HE was thrilled when Germany beat Australia 4-0 in the Group Stage match at the World Cup last month.
In just under two hours, the first-time bettor made $6,000 - the equivalent of two months' salary for the secondary school teacher.
But by the time Brazil suffered a quarter-final defeat by Holland, John's thrill had turned into shock and fear.
He had chalked up nearly $130,000 losses in bets with three different illegal bookmakers.
The only way for him to pay off his debts was to sell his car.
He started with "small bets between $2,000 and $4,000" for the first two matches, but upped the stakes to as high as $10,000 for each bet.
At his request, we are not using his real name as he risks losing his job.
In the hour-long interview with The New Paper on Sunday earlier this week, John, 28, who has been teaching for two years, pleaded repeatedly: "Please, please don't name the school too.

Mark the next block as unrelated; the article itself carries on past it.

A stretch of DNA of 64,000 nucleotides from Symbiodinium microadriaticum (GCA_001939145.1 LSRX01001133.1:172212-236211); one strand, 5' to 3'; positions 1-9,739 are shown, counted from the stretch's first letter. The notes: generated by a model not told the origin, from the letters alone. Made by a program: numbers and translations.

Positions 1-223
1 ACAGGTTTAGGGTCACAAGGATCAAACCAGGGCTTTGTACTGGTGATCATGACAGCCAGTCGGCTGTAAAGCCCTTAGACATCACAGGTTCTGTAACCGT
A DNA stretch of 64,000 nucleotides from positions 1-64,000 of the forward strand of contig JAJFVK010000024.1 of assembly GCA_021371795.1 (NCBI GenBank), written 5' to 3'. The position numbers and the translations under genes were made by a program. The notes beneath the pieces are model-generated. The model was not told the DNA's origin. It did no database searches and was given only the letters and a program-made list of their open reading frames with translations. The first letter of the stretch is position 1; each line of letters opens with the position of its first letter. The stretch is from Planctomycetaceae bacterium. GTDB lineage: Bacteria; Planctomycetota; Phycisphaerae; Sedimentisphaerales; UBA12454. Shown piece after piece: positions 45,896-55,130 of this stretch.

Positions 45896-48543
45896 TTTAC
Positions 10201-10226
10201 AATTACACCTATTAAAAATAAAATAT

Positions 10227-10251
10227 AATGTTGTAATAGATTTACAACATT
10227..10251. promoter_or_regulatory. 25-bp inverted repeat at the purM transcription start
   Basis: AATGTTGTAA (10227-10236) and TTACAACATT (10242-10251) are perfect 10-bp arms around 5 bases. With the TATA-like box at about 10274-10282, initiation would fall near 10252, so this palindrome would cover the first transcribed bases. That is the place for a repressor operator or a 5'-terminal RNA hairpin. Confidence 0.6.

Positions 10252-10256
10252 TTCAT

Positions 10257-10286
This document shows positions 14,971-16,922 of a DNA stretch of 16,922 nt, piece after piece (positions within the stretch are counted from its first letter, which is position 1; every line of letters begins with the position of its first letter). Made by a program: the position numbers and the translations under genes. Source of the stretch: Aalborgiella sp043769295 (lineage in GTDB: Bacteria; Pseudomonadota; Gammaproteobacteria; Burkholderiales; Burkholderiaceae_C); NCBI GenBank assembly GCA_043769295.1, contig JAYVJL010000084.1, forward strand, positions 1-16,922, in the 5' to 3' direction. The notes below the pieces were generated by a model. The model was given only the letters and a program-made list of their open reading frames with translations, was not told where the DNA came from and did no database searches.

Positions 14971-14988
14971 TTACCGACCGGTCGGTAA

"I can't afford to lose my job now - my future will be gone."
While he has "deeply regretted" his folly, he admitted: "I realise it's too late."
He added: "I was blinded by greed."
Only his girlfriend, a 26-year-old primary school teacher, knows about his debts.
John said: "I've already let my parents down - I can't hurt them further."
It was his cousin who had introduced him to football betting, he claimed.
John follows the English Premier League and the European Championships.
But he had never placed any bets on the matches, even legally, until last month, when his cousin bragged about how much money he had made in the World Cup four years ago.
John said: "I was tempted, especially since my girlfriend and I were planning to get married next year. My cousin said it was a golden chance for me to make extra cash."
He added: "If not for him, I wouldn't be in this mess."